The Math Forum: 1998 Summer Institute - sum98

July 6-11, 1998 - Swarthmore, Pennsylvania

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Everything you need to know to make your first JavaGSP page!

We'll start with what you need and what you do - the quick reference, as it were. Then we'll look at some other features, details, and considerations you might want to familiarize yourself with if you choose to incorporate Java GSP into some of your web projects.

What You Need | What You Do | What Works, What Doesn't | Other Details | Some Examples
The Official Complete JavaGSP Site at Key - Go Here for All the Answers

What You Need

Here's what you're going to need to make viewable JavaGSP files on your Macintosh or Windows machine. When you're done, you can transfer the whole folder to your web server for all the world to see. Links are provided if you are missing any of the downl oadable things.

This week at the workshop we've taken care of the first three items - you have a directory called HTML in your User Folder which contains the JSP directory, and the converter is in your GSP directory. You need to take care of the last item.

What You Do

Now follow these steps to turn your sketch into a web page that contains a java version of your construction.
  1. Open the GSP HTML Converter and open your sketch when prompted.
  2. Choose "Save as HTML" from the File menu. It will attach .html to the name and save it in the same place as your original file (your HTML directory).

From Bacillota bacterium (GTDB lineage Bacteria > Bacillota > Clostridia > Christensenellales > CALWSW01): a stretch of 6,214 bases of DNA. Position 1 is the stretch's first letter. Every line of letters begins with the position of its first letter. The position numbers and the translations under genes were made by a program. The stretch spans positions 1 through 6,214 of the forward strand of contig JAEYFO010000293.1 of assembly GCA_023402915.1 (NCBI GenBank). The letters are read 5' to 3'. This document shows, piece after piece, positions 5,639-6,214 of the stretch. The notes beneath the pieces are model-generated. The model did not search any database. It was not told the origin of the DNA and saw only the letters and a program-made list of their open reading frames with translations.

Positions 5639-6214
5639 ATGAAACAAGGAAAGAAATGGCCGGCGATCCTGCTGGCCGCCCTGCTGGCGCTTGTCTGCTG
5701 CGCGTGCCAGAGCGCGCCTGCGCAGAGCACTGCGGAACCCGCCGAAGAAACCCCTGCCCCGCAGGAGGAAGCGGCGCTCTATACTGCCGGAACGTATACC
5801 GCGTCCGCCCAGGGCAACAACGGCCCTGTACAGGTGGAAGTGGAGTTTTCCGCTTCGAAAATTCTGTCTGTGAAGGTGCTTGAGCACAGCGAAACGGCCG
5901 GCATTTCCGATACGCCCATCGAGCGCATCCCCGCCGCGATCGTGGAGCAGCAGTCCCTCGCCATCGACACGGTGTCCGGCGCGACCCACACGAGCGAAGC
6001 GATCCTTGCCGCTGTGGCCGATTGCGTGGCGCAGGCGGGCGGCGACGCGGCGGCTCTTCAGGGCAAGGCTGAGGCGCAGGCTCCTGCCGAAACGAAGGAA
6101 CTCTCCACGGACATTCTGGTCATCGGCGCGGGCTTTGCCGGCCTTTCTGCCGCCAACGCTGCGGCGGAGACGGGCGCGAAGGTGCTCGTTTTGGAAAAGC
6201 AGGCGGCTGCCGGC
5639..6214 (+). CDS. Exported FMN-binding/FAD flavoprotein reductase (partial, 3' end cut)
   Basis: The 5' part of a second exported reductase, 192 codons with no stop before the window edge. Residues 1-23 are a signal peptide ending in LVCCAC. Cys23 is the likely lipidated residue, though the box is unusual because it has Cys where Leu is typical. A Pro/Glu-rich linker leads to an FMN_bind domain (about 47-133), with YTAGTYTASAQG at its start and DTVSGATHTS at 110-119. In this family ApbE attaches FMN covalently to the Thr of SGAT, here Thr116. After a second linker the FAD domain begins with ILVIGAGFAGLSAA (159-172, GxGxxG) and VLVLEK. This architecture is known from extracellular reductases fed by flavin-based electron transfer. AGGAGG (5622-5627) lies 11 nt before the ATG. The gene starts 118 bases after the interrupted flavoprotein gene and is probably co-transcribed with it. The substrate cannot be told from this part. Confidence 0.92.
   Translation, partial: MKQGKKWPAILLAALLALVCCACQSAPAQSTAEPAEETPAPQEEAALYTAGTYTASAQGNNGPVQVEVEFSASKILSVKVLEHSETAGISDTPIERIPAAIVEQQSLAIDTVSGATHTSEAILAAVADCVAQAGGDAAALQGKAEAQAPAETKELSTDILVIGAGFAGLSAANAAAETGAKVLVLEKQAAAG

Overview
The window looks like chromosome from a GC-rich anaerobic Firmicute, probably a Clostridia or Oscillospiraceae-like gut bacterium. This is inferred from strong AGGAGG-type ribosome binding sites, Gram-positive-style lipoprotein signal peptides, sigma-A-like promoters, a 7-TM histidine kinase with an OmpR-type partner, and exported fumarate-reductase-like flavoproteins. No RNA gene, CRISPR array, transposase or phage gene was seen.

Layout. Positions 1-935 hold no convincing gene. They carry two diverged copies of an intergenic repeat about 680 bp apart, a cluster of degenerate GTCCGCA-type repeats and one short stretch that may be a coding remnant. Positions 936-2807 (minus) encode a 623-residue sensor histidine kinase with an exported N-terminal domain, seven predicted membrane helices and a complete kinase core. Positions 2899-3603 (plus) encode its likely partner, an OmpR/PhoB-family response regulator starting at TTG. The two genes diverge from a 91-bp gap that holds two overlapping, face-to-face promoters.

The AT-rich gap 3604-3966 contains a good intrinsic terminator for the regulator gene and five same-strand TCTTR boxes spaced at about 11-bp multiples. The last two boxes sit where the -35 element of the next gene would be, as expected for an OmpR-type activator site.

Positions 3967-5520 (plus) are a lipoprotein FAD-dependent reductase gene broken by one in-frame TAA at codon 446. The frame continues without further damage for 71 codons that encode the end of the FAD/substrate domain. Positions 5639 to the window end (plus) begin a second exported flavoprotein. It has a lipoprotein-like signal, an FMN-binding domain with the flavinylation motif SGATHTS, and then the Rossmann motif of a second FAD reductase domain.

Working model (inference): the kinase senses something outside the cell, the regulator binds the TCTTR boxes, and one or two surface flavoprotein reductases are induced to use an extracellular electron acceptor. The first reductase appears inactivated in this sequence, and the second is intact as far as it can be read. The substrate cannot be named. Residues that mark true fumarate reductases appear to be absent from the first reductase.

3. Go to your web browser. Choose "Open File" from the File menu.
  4. Find your file in your HTML directory and choose Open.
  5. Wait patiently while it loads all the Java class files (it only has to do this once, as long as you're working from this directory, so you can skip this step in the future).
  6. Drag your figure around!

What Works and What Doesn't

JavaGSP is in development and currently only supports a subset of the full features of Sketchpad. For the exhaustive list, see the construction section of the JavaGSP Gram mar discussion. One item that doesn't work right now is arcs, so don't include them in your sketches. Most other things are included. Start simple. Don't worry about including things that won't work. When you run the converter, it will tell you i f your sketch includes things that won't work. If you really want to use JavaGSP in the development of pages, read through the official list.

Other Details

You can read the full "grammar" of Java GSP at the official site. Here are a few details that I have found useful.

Some Examples

I've included two types of examples.
  1. Drawing a Solid and Its Net
    This example is sort of an electronic piece of paper. Instead of getting a static handout and following along to create your sketch, you can use this page, and drag the figures to compare them to yours.
  2. Investigating Parallelograms
    You don't need Sketchpad for this activity. The parallelogram and some useful measurements are included on the page, and you can print out the accompanying handout for students to use with the figure, or create your own.
  3. Identifying Polygons
    In this activity, students are given dynamic polygons on a page, and they must identify each one. An accompanying page, suitable for printing, provides some probing questions. Again, they don't need access to Sketchpad. For a complete segue from this m orning, the "handouts" page could be included on the page with the dynamic image and could contains forms. Students would just fill the form out and send their answers. So you could have a handout they turn in, or a web page they fill out. Caveat to th e web-based form - if the kids can't type quickly, having them fill out a form may limit the depth of their responses.

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Math Forum * * * * 7 July 1998